- Patient in EU with aggressive MS who was naïve to prior disease modifying therapy; - TYSABRI monotherapy for approximately 17 months; - Clinical vigilance led to early identification of signs and symptoms of possible PML and medical work-up which included MRI scanning and CSF testing, but PML was not confirmed at that time; - However, given continued clinical suspicion by treating physician plasma exchange was initiated as outpatient; - Subsequent testing of CSF detected JCV DNA which was reported to the company on July 30, 2008; - It was then determined by PML experts that the latest CSF results together with the clinical history, physical findings, and MRI results are consistent with the diagnosis of PML.Case 2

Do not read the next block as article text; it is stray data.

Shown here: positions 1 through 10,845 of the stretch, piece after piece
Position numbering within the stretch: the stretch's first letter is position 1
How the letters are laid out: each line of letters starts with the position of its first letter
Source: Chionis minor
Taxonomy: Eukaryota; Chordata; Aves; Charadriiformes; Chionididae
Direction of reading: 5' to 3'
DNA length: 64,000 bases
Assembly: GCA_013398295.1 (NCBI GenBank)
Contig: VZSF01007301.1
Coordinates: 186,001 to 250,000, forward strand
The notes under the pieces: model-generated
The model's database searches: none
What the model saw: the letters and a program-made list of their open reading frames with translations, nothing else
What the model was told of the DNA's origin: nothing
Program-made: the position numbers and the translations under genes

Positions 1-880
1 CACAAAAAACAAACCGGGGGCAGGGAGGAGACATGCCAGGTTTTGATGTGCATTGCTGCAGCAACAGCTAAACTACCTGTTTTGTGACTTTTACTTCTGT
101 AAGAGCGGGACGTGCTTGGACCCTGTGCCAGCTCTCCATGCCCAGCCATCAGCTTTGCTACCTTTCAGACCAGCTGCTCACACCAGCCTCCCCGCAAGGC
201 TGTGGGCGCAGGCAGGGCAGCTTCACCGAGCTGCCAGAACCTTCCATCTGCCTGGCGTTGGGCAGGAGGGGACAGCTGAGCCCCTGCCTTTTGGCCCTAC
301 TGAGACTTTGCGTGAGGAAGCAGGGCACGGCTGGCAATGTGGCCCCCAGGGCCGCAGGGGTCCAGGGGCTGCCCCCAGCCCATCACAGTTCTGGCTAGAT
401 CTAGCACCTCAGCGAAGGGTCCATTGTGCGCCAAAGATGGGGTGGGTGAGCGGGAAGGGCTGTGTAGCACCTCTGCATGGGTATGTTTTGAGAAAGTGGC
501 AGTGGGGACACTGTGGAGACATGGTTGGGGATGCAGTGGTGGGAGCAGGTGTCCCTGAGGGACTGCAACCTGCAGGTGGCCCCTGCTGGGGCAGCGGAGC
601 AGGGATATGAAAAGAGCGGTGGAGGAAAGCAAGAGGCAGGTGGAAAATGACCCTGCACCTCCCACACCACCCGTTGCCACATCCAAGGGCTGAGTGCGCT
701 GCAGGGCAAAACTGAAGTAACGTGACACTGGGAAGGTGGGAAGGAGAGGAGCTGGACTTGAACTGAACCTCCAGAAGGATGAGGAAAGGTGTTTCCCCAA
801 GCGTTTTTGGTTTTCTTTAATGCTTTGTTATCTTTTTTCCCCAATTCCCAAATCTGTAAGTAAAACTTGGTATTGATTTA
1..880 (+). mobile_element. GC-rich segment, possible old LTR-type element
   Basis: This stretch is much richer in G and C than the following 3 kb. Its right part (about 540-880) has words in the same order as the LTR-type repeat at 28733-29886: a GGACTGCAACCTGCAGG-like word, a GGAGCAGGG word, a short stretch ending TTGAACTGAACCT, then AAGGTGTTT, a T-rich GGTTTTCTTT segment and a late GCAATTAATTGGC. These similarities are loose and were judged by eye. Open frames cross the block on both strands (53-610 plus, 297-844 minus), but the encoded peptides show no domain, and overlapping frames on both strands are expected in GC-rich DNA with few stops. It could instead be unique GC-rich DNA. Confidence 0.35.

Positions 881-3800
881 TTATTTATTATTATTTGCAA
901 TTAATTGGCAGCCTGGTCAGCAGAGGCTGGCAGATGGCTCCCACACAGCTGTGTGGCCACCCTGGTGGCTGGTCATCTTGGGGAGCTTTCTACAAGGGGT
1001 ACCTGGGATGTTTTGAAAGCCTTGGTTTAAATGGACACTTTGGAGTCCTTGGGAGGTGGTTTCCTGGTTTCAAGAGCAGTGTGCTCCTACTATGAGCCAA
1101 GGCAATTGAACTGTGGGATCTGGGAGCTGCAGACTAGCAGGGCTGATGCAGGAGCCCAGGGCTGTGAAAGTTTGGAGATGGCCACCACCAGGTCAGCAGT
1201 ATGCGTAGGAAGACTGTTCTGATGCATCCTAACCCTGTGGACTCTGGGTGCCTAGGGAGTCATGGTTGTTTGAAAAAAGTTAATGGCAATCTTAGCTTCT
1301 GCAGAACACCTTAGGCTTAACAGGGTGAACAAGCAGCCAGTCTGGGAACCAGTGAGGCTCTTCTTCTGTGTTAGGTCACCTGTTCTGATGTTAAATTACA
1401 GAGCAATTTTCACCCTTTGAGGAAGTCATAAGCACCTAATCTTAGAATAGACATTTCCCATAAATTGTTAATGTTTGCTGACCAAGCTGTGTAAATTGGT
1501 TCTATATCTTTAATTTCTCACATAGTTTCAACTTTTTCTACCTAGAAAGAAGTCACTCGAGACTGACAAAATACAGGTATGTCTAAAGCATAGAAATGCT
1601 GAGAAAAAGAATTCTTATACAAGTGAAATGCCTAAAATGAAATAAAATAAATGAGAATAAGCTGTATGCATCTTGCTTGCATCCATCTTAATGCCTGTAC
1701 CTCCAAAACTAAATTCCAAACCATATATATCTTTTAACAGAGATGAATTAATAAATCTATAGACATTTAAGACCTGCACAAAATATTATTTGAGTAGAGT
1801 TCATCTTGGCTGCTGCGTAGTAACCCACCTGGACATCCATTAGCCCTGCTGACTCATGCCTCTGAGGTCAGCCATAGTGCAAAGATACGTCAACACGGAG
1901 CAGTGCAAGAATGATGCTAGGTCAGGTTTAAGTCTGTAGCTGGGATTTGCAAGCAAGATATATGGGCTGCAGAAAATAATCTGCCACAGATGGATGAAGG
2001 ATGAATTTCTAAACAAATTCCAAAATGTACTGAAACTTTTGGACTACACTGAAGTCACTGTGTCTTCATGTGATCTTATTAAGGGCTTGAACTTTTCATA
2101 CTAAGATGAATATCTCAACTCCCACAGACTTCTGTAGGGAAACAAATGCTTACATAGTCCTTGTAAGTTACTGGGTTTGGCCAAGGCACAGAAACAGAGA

• On July 31, 2008, Biogen Idec was notified of a diagnosis of PML in a second MS patient in the EU. • The diagnosis was made based upon the detection of JCV DNA in the CSF in the setting of clinical signs, symptoms, and MRI findings consistent with the diagnosis of PML. • As reported to the company on July 31, 2008 the patient is currently hospitalized. • Background:
- Patient in EU with MS with a history of prior disease modifying therapies including azathioprine and beta-interferons; - TYSABRI monotherapy for approximately 14 months; - Evaluation for possible PML included MRI scanning and CSF testing; - CSF testing detected JCV DNA, which was reported to the company on July 31, 2008; - The CSF results together with the clinical history, physical findings, and MRI results are consistent with the diagnosis of PML.